Giacomo Gelati (L) and Professor Fernando Paternostro (R) of the University of Florence presenting their heart model printed on the 3DUJ-553 at Bompan.

This last aspect prompted the two doctors and researchers to turn towards Bompan and Mimaki's additive printing technology.

The team from the University of Florence and Bompan worked together to 3D print a first organ - a heart - using the Mimaki 3DUJ-553 printer, the world’s only 3D printer able to accurately express 10-milllion colors and transparency.

According to Paternostro and Gelati, Mimaki's printer allowed the three-dimensional heart to be re-produced with accurate dimensionality and detail definition. Above all, it had excellent color fidelity. “We were impressed by this technology which truly offers full color printing with a very wide range of colors, thus enabling us to achieve a fundamental milestone in anatomical study.”

Ferdinando Paternostro explains why color knowledge is essential: “The various anatomical structures we come across when performing surgery or in the dissection room have their own specific color and are surrounded by a topographical context of various, different colors. Distinguishing structures in their anatomical topographical context is not particularly easy, and color plays a crucial role”.

And this is the team's goal: to exploit the color quality, replicability, and durability of 3D printed objects in medical practice.

“The objects we make by combining our algorithm with Mimaki's 3D printing technology are chromatically and morphologically realistic, measurable, repeatable. Using this method, we could potentially cross further frontiers. In pathological anatomy, for example, we will be able to create 3D organs that show the anomalies caused by a specific disease - thus providing a very useful tool for preparing any surgical intervention and for communicating with the patient.”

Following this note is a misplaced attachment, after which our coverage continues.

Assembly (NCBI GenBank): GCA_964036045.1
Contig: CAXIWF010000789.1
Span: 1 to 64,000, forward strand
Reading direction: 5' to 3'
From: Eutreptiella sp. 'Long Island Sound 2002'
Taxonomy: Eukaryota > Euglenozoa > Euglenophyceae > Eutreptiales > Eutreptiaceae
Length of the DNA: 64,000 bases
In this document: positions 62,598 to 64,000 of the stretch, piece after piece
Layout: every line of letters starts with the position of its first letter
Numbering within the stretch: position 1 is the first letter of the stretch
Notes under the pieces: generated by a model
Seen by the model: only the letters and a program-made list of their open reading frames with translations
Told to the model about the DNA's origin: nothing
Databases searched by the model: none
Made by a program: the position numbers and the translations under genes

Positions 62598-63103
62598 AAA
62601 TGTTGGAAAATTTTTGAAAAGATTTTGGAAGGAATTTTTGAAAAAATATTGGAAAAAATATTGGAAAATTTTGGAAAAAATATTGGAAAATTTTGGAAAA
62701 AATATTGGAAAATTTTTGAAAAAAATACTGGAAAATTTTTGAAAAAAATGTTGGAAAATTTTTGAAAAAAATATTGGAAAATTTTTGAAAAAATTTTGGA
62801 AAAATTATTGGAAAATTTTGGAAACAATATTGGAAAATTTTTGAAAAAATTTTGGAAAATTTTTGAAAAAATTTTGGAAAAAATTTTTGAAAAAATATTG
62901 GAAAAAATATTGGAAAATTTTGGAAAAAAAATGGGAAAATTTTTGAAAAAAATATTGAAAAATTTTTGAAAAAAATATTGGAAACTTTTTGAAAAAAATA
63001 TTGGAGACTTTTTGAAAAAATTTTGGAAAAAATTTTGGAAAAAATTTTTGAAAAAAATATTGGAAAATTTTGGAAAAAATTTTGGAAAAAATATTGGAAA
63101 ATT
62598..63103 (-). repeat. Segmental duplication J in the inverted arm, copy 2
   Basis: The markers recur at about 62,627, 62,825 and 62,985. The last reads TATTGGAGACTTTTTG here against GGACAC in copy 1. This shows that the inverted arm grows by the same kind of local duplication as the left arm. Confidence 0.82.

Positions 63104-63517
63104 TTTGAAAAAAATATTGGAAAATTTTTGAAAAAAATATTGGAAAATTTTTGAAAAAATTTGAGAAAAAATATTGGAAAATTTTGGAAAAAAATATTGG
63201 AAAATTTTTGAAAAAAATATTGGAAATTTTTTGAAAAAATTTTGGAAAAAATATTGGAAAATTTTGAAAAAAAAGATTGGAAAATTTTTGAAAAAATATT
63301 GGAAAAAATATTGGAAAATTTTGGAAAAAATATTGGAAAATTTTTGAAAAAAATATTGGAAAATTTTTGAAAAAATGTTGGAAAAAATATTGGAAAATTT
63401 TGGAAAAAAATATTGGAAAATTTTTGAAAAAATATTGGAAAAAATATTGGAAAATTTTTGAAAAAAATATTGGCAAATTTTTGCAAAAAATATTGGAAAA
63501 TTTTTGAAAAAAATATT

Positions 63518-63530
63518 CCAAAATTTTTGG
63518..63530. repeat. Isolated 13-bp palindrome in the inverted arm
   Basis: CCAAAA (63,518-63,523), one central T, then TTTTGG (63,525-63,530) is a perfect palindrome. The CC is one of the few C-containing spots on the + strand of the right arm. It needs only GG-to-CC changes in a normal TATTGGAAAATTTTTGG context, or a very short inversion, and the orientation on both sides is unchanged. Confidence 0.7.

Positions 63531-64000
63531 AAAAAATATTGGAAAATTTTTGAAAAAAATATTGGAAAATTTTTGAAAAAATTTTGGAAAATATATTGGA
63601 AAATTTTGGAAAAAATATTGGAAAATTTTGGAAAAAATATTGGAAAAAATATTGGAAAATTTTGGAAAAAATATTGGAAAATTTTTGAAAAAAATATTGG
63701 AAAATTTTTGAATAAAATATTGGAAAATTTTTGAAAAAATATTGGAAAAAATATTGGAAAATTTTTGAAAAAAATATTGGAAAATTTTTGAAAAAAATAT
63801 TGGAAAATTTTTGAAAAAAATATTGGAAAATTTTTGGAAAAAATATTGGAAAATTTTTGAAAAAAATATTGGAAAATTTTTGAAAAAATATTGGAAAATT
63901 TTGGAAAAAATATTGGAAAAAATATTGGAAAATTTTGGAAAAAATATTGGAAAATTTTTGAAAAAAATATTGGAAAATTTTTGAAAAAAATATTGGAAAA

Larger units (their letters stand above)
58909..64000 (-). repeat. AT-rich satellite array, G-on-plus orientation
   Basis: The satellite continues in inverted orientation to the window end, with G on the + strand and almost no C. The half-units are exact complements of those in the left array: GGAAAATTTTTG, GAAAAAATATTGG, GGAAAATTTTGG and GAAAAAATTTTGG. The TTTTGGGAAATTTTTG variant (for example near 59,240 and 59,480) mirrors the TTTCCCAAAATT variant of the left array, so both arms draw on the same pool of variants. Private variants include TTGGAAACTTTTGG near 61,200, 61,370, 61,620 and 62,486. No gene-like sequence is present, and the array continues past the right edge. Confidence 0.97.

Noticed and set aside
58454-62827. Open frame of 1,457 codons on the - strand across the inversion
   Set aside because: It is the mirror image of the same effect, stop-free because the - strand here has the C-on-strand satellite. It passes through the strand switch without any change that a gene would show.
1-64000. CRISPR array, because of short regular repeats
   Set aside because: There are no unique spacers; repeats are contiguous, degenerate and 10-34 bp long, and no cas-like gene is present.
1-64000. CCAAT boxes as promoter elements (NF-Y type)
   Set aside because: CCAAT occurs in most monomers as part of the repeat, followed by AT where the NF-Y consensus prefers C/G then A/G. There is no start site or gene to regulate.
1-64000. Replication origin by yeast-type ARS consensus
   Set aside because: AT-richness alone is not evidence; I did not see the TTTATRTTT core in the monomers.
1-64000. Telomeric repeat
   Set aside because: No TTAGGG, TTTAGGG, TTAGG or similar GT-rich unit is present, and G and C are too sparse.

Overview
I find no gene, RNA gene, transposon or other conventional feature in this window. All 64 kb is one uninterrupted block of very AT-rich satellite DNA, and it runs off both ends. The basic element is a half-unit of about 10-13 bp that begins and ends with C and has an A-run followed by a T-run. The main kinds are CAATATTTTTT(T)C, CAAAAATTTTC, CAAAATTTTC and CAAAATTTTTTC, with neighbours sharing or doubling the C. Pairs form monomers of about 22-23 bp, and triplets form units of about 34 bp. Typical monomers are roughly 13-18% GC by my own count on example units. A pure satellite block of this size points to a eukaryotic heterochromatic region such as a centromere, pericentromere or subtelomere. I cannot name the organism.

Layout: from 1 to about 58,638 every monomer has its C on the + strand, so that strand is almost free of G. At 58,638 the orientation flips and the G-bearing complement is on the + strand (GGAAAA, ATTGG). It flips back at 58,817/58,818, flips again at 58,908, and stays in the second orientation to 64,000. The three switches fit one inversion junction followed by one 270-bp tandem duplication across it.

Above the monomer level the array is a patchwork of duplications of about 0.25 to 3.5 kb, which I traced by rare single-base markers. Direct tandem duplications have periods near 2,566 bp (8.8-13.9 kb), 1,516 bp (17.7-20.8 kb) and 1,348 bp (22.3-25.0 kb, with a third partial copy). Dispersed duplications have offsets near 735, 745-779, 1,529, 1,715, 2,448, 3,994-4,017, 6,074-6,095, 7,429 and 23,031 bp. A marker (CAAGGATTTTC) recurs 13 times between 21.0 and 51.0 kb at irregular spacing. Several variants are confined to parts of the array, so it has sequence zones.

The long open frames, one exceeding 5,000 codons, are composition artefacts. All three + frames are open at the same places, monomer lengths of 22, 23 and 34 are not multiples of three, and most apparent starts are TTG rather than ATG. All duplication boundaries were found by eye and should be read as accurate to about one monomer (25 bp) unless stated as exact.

“We have the opportunity to replace anatomical models and plastinated anatomical parts - both of great value, but delicate, perishable and therefore only usable in certain contexts - with 3D printed anatomical pieces, available to universities, research institutes, hospitals and clinics”.

The most suitable solution for anatomical modeling

Andrea Ferrante, 3D Specialist at Bompan comments:

“We are excited about this collaboration with the team at the University of Florence. This project demonstrates and confirms the superior qualities of our 3D printing technology: the 3DUJ-553 printer has proved to be the most suitable solution, in fact the only one capable of achieving high color fidelity and consistency, as well as an ultra-realistic definition of the details required for these applications. We are convinced that this technology will be widely used in a variety of different fields and the opportunities will be boosted by the imminent arrival of the 3DUJ-2207 - a version with a more compact and more accessible design but equipped with the same technology as the 3DUJ-553”.

User profile

  • NameThe University of Florence
  • AddressP.za di San Marco, 4, 50121 Firenze FI, Italy
  • URLhttps://www.unifi.it/